This is an allusion to the ancient mythological figure of Aesculapius, who is believed to have been the son of Apollo and Coronis. When he was grown, Aesculapius was said to have acquired incredible healing powers and also the ability to raise humans from the dead; in order to prevent humanity’s eventual attempt to circumvent death altogether, Zeus killed Aesculapius and placed him as a star in the sky. Aesculapius came to be worshipped as a god of healing and medicine. He is used in this instance as a representation of the pinnacle of medical knowledge. Dr. Rerechild is said to have considered the opinions of his friend, Dr. Fillgrave, as “sure light from the lamp of Aesculapius.” In other words, he respects the medical assessments of his colleague as though they were delivered from the god of healing or medicine himself. [MD 2005]
Sources: Dictionary of Greek and Roman Biography and Mythology, Volume 1. Ed. William Smith. Little and Brown. Boston: 1849.
Galen of Greshamsbury
Galen was an ancient physician from Pergamum. He was born in 129 C.E. and likely died in the year 199 C.E. He was well educated. He studied in Smyrna and Alexandria before returning to practice medicine in Pergamum. He settled in Rome around the year 161. He served four emperors and wrote numerous treatises on medicine. His knowledge acted as the foundation for subsequent medical learning in the Middle Ages. Galen was a distinguished physician during his time. Dr. Thorne is referred to as a Galen in a somewhat mocking but affectionate way by Trollope. He is no Galen in truth but only a modest country doctor. [TH 2005]
This is a reference to Xantippe (or Xanthippe), the wife of the ancient Greek philosopher Socrates. Xantippe was known for her disagreeable and scolding nature, and this is the idea to which Trollope is alluding here. When discussing the coming death of Roger Scatcherd, Trollope describes his wife, Lady Scatcherd, as being extremely sorrowful and sad at the unfortunate event; however, he also mentions that she was ill-treated by her husband and therefore her extreme devotion to him is almost surprising. Trollope then generalizes about how few women are cast in the Xantippe mold. [MD 2005]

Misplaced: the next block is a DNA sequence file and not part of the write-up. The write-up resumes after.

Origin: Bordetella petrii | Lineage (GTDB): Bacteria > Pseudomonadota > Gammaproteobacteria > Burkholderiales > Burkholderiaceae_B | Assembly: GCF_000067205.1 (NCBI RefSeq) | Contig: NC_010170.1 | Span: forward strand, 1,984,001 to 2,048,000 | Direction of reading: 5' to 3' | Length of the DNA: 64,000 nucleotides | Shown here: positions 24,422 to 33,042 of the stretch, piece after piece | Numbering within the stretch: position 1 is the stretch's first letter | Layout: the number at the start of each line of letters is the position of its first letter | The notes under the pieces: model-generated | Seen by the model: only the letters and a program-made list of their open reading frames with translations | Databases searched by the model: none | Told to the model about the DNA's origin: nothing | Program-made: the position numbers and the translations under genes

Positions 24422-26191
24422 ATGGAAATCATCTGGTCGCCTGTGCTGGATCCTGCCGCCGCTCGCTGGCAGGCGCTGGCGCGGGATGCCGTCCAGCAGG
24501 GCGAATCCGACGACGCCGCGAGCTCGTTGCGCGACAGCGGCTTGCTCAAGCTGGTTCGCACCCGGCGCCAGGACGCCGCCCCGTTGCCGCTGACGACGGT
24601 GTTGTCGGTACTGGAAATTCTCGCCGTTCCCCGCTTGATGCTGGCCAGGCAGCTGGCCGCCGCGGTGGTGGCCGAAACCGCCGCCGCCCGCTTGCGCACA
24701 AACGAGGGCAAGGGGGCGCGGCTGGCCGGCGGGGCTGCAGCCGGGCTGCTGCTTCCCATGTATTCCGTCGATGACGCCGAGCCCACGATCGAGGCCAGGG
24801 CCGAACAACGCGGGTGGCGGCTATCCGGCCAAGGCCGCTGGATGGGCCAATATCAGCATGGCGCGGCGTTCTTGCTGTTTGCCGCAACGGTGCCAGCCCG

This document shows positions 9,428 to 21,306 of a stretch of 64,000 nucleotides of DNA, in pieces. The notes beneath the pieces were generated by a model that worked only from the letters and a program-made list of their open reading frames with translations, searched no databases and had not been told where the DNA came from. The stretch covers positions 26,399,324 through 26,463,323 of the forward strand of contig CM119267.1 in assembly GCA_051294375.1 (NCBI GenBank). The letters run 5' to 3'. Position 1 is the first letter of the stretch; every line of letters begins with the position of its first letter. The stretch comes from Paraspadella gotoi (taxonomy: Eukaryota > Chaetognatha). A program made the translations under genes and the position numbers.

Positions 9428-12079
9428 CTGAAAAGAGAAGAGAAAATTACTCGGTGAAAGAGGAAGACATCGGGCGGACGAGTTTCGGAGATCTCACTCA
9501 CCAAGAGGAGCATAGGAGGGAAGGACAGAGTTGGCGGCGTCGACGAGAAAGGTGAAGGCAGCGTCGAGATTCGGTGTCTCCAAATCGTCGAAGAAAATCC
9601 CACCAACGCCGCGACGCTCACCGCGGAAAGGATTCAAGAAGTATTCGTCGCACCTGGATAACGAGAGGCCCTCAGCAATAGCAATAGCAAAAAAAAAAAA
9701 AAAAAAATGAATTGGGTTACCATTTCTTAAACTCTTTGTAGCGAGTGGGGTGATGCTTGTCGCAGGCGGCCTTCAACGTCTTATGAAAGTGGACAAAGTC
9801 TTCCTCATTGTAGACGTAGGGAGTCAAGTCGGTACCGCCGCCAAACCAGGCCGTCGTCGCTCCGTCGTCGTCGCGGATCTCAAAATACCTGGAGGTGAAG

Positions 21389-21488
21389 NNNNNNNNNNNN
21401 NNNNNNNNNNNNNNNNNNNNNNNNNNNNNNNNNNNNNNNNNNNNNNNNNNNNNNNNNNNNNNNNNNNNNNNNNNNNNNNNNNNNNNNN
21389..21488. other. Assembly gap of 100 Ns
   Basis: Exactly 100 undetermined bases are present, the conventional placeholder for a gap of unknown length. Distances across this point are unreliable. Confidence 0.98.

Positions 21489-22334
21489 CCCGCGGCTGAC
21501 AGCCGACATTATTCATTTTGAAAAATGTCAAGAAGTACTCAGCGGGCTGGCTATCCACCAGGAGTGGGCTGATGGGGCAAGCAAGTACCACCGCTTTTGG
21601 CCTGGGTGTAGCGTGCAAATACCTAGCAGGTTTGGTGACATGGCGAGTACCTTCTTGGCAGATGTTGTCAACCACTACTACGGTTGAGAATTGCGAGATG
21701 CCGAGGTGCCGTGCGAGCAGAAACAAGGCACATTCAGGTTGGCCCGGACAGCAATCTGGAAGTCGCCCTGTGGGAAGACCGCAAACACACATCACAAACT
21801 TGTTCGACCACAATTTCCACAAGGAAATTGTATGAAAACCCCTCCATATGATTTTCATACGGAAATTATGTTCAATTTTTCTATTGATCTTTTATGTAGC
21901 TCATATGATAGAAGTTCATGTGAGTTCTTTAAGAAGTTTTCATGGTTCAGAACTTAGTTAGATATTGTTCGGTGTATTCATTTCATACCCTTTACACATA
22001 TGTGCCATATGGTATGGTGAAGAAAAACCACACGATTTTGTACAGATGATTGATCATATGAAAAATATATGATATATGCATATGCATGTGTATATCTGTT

Sources: The New Century: Classical Handbook. Ed. Catherine B. Avery. Appleton-Century-Crofts. New York: 1962.
A Latin phrase translated as “the toga of manhood.” This white toga which boys were allowed to wear in ancient Rome after they had reached the age of fifteen came to identify them as men. The phrase is used here to describe the process of adolescents growing up and maturing into adults. However, instead of the actual wearing of a white toga, it is used metaphorically to refer to this ceremony of maturity. It is used specifically to describe students who have graduated from Eton and are now attending Cambridge University; they are becoming adults and feel that they should be more selective in choosing their companions than they had been in the past, when they allied themselves with the likes of Louis Scatcherd. [MD 2005]
A Latin phrase (translated literally as “nourishing mother”) which was used by the Romans to refer to several of their goddesses, it has been adapted into English to refer to schools and their roles of educating individuals. The phrase is used here to refer specifically to Cambridge University, which Louis Scatcherd attended for eighteen months, but from which he was forced to withdraw as a result of his gambling habits. [MD 2005]